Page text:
Lalitpur city is taking local initiatives to restore Malla-era Nhu PokhariHeritage conservationists and urban planners say Kathmandu should learn from its neighbouring city.
It’s a hot, languorous afternoon in Lagankhel. A group of women and men is busy working at Nhu Pokhu (Nau Pokhari), south-east from Patan Hospital, despite the summer heat—beads of sweat trickle down their foreheads.
Some are mixing surki, a concoction of brick powder, lime water and sand; some are going back and forth carrying construction materials. A few others are laying bricks on a retaining wall being constructed on the southern side of the pond.
They are reviving the historic Nhu Pokhu which dates back to the Malla era (12th to 18th century). Until just a few months ago, the pond, situated in Ward No. 5 of Lalitpur Metropolitan City, wore a deserted look. Overgrowth of vegetation and rows of shacks—housing shops and eateries—surrounded the pond, negating its history and heritage.
Today, the pond and its surroundings look different.
Sita Laxmi Kilambu, one of the women working at the pond restoration site, is thrilled by this change. The pond’s fresh water today reflects the lush greenery around. “When we began working here three months ago, the pond was teeming with filth and household waste. Many of us nearly fell ill cleaning it,” said Kilambu.
The 37-year-old woman is part of the same team of workers and artisans who revived several historic ponds in Bhaktapur, including Bhaju Pokhari and Siddha Pokhari. And now they have been commissioned by the Lalitpur Metropolitan City to restore Nhu Pokhu.
“Ponds like these are very important for a city like ours, as they work as water rechargers. Reviving this pond may also help revive traditional water spouts of Patan,” said urban designer Kumar Shrestha, who is supervising the project.
The pond is being restored by using traditional materials. To ensure this, the city office has formed an 11-member consumer committee, whose job, among others, is to monitor the project’s progress and enforce the use of traditional materials and components.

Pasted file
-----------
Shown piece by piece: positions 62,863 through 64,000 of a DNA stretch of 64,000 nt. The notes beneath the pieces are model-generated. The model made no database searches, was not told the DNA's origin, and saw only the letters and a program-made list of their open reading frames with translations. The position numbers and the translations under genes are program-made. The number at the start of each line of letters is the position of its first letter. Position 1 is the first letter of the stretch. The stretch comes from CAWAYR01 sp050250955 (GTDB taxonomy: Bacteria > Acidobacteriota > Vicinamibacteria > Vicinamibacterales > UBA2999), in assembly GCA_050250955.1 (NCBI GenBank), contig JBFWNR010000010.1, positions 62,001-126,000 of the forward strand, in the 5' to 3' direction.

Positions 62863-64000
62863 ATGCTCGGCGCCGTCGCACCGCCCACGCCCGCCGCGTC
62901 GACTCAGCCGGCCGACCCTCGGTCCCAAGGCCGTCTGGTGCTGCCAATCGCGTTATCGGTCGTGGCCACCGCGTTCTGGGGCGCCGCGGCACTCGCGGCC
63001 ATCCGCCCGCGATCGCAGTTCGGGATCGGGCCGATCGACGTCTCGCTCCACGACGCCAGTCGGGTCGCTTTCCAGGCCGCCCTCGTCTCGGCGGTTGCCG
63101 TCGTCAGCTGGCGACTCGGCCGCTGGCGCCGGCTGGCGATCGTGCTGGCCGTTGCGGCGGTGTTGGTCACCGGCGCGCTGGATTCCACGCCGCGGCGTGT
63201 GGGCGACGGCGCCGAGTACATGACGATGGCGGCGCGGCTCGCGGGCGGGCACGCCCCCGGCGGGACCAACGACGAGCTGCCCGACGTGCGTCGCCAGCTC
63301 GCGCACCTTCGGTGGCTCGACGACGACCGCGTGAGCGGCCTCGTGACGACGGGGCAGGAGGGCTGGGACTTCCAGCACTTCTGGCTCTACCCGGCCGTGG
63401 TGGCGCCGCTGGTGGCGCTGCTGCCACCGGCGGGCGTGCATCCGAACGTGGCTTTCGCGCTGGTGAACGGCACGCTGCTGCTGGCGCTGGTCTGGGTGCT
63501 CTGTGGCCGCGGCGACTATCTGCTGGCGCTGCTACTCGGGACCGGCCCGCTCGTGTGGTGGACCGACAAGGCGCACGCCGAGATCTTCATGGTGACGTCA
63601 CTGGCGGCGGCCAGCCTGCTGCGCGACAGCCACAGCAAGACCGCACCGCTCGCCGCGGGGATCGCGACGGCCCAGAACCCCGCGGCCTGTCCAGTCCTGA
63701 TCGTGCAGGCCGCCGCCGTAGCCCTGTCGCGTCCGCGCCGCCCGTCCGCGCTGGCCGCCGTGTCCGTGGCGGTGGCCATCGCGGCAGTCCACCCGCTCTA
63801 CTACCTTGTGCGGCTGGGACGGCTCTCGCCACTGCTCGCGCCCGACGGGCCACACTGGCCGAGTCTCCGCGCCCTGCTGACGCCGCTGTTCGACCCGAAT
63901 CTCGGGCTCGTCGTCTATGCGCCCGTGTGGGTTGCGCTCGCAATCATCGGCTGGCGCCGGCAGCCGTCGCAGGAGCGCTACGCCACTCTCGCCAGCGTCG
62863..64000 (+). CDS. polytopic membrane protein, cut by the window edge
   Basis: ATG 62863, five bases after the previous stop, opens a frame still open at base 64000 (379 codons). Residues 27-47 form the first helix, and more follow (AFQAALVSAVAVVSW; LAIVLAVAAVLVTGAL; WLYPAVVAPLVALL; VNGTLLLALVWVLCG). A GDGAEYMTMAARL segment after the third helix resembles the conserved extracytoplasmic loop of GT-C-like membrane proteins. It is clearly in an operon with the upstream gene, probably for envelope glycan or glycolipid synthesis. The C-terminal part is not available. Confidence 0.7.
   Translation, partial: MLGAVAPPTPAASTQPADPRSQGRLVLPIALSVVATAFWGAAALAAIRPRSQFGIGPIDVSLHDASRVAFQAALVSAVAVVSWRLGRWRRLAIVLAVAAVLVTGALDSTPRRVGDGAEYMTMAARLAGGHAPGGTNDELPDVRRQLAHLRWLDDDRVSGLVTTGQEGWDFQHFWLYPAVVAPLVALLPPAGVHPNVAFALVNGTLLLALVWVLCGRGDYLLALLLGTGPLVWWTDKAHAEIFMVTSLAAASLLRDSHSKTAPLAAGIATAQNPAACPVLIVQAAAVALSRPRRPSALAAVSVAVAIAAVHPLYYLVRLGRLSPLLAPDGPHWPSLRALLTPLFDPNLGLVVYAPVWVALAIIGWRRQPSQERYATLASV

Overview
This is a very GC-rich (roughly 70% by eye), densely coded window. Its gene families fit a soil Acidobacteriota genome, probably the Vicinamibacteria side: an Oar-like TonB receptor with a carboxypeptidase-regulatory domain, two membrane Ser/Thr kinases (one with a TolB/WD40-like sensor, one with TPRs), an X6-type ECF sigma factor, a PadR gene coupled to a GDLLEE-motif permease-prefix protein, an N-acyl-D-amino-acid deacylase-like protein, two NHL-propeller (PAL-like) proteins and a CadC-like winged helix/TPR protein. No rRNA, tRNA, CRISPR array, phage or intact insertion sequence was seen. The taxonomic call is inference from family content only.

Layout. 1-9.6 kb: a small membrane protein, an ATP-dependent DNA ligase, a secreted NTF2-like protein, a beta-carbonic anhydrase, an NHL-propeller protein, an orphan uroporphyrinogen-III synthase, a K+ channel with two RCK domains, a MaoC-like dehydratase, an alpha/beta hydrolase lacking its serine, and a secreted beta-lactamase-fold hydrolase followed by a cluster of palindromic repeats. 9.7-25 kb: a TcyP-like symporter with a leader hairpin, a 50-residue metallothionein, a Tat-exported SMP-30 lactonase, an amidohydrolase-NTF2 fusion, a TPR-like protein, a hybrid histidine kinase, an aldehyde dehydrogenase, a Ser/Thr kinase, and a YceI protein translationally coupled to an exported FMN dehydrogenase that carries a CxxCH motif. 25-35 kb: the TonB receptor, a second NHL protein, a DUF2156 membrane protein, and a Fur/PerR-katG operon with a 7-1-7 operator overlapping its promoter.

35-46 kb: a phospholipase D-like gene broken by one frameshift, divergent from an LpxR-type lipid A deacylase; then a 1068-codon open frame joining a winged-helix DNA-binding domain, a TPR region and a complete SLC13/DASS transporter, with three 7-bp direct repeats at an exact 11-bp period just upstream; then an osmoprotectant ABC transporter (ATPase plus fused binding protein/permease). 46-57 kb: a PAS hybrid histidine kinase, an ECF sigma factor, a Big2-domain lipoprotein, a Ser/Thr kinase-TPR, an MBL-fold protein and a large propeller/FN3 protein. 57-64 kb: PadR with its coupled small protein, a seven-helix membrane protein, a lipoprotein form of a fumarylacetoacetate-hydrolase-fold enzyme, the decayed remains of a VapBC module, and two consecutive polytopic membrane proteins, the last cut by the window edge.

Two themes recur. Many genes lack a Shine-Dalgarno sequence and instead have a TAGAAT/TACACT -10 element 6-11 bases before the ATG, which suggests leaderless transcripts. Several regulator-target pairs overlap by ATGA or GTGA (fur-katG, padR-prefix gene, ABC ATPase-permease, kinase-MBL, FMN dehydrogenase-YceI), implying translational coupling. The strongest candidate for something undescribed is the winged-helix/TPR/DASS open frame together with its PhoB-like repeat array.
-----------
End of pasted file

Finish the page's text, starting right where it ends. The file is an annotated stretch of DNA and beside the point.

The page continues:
“My concern is to restore this pond to its original form by using traditional materials,” said Bikash Man Shrestha, the chairman of Ward No. 5, who took the initiative of clearing the shacks built next to Nhu Pokhu to create an open space for the locals. He worked with the local community to remove around 120 shacks from the southern side of the pond. “We are also planning to clear other structures built on the pond’s property, including the ward office’s temporary building and a plant nursery,” said Bikash Man.
The Lalitpur Metropolitan City, which revived the Pimbahal Pokhari not long ago, has allocated Rs 5 million for the latest pond restoration project.
Lalitpur Mayor Chiri Babu Maharjan said plans are also afoot to restore the city’s other ancient ponds like Purna Chandi and Sapta Patal Pokhari. “For this purpose, the city has allocated a budget of Rs 25 million in this fiscal year,” said Maharjan.
Heritage conservationists and urban planners have welcomed this initiative of Lalitpur at a time when Kathmandu seems to be floundering to restore Rani Pokhari, one of the city’s many iconic landmarks. The Rani Pokhari restoration project has been fraught with controversy, imprudent judgment, and an apparent power tussle between Kathmandu Mayor Bidya Sundar Shakya and his deputy Hari Prabha Khadgi. After three years since the work started and millions of rupees spent, the project looks nowhere near completion.
Sudarshan Raj Tiwari, an architect and former dean of the Tribhuvan University’s Institute of Engineering, said what Bhaktapur and Lalitpur are doing to restore and conserve their heritage is exemplary.
“Kathmandu should learn from its two neighbouring cities,” said Tiwari. “If it cannot restore Rani Pokhari, maybe the city authority should think about hiring the same set of workers and artisans who rebuilt those ponds in Bhaktapur and Lalitpur.”